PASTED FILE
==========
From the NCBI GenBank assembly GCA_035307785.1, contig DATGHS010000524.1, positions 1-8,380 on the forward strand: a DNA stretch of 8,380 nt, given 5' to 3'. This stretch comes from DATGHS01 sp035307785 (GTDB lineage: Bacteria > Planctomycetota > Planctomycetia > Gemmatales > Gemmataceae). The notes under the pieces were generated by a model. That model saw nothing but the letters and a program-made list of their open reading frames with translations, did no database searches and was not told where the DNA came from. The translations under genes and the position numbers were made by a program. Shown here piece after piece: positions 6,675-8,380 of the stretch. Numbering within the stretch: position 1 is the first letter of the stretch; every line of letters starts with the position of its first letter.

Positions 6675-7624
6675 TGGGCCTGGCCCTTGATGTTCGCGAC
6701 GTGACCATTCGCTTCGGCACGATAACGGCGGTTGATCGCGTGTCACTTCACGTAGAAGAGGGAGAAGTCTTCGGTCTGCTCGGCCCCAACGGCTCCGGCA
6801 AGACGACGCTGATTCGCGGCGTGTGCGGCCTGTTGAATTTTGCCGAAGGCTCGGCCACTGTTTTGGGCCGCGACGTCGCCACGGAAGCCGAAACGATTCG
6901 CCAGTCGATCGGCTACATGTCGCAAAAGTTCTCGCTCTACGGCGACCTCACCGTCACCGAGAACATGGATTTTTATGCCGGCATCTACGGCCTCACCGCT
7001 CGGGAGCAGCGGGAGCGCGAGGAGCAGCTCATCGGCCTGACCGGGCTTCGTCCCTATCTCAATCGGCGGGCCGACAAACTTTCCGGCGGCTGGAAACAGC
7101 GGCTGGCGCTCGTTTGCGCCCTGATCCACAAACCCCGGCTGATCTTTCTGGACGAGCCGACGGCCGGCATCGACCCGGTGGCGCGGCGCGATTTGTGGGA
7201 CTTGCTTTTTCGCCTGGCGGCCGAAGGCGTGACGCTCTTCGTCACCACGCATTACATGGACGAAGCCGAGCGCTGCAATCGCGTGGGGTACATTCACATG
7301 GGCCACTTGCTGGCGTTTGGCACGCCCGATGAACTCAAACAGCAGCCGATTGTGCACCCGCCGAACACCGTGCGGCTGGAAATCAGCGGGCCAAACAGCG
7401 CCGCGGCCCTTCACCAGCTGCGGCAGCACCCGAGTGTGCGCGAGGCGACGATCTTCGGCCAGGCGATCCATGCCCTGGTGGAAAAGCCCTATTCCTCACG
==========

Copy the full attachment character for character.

From the NCBI GenBank assembly GCA_035307785.1, contig DATGHS010000524.1, positions 1-8,380 on the forward strand: a DNA stretch of 8,380 nt, given 5' to 3'. This stretch comes from DATGHS01 sp035307785 (GTDB lineage: Bacteria > Planctomycetota > Planctomycetia > Gemmatales > Gemmataceae). The notes under the pieces were generated by a model. That model saw nothing but the letters and a program-made list of their open reading frames with translations, did no database searches and was not told where the DNA came from. The translations under genes and the position numbers were made by a program. Shown here piece after piece: positions 6,675-8,380 of the stretch. Numbering within the stretch: position 1 is the first letter of the stretch; every line of letters starts with the position of its first letter.

Positions 6675-7624
6675 TGGGCCTGGCCCTTGATGTTCGCGAC
6701 GTGACCATTCGCTTCGGCACGATAACGGCGGTTGATCGCGTGTCACTTCACGTAGAAGAGGGAGAAGTCTTCGGTCTGCTCGGCCCCAACGGCTCCGGCA
6801 AGACGACGCTGATTCGCGGCGTGTGCGGCCTGTTGAATTTTGCCGAAGGCTCGGCCACTGTTTTGGGCCGCGACGTCGCCACGGAAGCCGAAACGATTCG
6901 CCAGTCGATCGGCTACATGTCGCAAAAGTTCTCGCTCTACGGCGACCTCACCGTCACCGAGAACATGGATTTTTATGCCGGCATCTACGGCCTCACCGCT
7001 CGGGAGCAGCGGGAGCGCGAGGAGCAGCTCATCGGCCTGACCGGGCTTCGTCCCTATCTCAATCGGCGGGCCGACAAACTTTCCGGCGGCTGGAAACAGC
7101 GGCTGGCGCTCGTTTGCGCCCTGATCCACAAACCCCGGCTGATCTTTCTGGACGAGCCGACGGCCGGCATCGACCCGGTGGCGCGGCGCGATTTGTGGGA
7201 CTTGCTTTTTCGCCTGGCGGCCGAAGGCGTGACGCTCTTCGTCACCACGCATTACATGGACGAAGCCGAGCGCTGCAATCGCGTGGGGTACATTCACATG
7301 GGCCACTTGCTGGCGTTTGGCACGCCCGATGAACTCAAACAGCAGCCGATTGTGCACCCGCCGAACACCGTGCGGCTGGAAATCAGCGGGCCAAACAGCG
7401 CCGCGGCCCTTCACCAGCTGCGGCAGCACCCGAGTGTGCGCGAGGCGACGATCTTCGGCCAGGCGATCCATGCCCTGGTGGAAAAGCCCTATTCCTCACG